McIntyre's Books in Pittsboro, N.C., has been in business for 25 years. During that time, Keebe Fitch, daughter of the founders, said the shop has seen its share of ups and downs.
"We had double-digit growth in book sales for years until a Barnes and Noble opened on a highway near us around 1991, and then it all came crashing down," said Fitch, who sold real estate for a while before returning to the store as its manager.
"But we've buckled down and have been able to hold on for the long haul," said Fitch, who has a five-person staff. "Our gross sales are up 14 percent so far this year and were up 13 percent in 2011. We've learned how to change and get stronger."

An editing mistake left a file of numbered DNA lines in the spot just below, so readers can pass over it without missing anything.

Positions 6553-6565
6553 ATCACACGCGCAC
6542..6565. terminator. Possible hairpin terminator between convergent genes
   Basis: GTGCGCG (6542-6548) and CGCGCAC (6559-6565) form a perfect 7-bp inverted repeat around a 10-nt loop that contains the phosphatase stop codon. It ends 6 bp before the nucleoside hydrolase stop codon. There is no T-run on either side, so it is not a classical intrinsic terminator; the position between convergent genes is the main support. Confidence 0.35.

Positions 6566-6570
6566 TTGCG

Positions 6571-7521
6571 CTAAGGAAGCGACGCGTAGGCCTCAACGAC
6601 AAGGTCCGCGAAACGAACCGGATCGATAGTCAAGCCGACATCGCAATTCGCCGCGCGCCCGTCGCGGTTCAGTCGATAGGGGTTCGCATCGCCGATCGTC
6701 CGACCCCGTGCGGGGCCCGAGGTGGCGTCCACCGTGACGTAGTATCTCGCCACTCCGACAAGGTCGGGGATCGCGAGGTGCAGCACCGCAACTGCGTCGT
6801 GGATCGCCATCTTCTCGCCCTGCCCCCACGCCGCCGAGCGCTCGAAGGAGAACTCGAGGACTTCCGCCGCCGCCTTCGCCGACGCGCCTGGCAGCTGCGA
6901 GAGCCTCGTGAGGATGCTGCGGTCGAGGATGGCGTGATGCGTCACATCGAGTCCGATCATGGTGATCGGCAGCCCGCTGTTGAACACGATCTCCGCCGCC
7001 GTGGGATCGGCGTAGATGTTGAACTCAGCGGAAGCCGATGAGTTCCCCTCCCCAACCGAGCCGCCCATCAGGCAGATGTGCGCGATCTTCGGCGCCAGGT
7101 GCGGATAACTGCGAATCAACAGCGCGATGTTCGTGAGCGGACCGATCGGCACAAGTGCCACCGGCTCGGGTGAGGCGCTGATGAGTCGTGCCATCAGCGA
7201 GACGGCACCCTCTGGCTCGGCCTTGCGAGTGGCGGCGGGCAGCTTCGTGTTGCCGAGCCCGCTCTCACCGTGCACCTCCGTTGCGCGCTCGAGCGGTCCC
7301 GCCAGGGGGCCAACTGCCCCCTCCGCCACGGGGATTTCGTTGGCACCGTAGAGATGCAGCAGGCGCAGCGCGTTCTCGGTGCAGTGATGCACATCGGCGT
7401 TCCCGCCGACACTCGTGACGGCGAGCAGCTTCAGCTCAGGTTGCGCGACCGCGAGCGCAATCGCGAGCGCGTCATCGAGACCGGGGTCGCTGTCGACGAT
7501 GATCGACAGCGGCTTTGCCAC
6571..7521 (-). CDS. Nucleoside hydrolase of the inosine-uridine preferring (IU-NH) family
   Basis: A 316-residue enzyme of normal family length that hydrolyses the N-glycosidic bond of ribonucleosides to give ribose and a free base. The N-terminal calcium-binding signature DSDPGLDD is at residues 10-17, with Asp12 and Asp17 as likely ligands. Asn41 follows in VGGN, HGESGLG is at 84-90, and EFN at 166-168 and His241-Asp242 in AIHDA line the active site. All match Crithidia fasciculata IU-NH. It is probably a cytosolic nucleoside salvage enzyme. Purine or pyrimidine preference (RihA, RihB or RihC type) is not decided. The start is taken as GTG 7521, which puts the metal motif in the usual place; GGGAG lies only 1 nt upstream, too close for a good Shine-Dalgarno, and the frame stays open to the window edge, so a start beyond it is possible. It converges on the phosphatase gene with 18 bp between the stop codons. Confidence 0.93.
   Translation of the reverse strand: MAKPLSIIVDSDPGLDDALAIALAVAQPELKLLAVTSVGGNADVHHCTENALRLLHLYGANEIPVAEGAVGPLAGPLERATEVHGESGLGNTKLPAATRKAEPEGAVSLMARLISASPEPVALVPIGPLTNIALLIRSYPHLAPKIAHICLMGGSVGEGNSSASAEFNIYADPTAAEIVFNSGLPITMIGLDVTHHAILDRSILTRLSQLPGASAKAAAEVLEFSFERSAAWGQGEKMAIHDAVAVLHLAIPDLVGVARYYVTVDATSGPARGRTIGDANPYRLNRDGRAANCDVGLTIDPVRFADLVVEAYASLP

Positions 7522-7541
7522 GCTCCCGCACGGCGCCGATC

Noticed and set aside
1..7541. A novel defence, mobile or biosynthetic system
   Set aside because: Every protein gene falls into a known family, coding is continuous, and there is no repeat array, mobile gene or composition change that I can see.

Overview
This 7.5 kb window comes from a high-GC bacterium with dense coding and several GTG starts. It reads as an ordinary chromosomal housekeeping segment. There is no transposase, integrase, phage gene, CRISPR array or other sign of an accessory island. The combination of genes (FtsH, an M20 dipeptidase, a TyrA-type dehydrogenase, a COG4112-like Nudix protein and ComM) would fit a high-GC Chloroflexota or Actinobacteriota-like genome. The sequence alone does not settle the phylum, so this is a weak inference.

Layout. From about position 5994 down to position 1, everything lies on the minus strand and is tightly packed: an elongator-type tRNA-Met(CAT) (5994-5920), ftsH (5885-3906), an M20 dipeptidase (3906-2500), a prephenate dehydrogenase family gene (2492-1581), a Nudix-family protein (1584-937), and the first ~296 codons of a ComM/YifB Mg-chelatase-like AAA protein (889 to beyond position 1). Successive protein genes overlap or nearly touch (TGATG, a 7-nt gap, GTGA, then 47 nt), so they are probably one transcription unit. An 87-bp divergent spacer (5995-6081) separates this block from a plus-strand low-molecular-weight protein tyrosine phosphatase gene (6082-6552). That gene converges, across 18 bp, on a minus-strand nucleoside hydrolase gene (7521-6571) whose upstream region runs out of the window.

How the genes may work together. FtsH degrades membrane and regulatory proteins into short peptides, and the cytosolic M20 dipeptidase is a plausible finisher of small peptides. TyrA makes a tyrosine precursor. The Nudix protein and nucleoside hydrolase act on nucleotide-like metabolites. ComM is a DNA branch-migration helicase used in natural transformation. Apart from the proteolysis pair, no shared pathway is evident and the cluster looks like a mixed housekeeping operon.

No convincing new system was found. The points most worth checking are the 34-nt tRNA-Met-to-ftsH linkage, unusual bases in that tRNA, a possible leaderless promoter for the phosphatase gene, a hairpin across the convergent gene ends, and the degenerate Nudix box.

Fitch and her store—located in the planned community of Fearrington Village near Chapel Hill, the campus of the University of North Carolina—are part of a small but growing resurgence of independent bookstores in the U.S.
"Sales from independent bookstores in 2012 were up eight percent over 2011," said Dan Cullen a spokesman for the American Booksellers Association, a nonprofit trade group of independent bookstores.
"We've got people opening new bookstores and people buying into existing ones," he said. Talk of the death of independent bookstores "as a result of the big-box stores was premature at best," he added.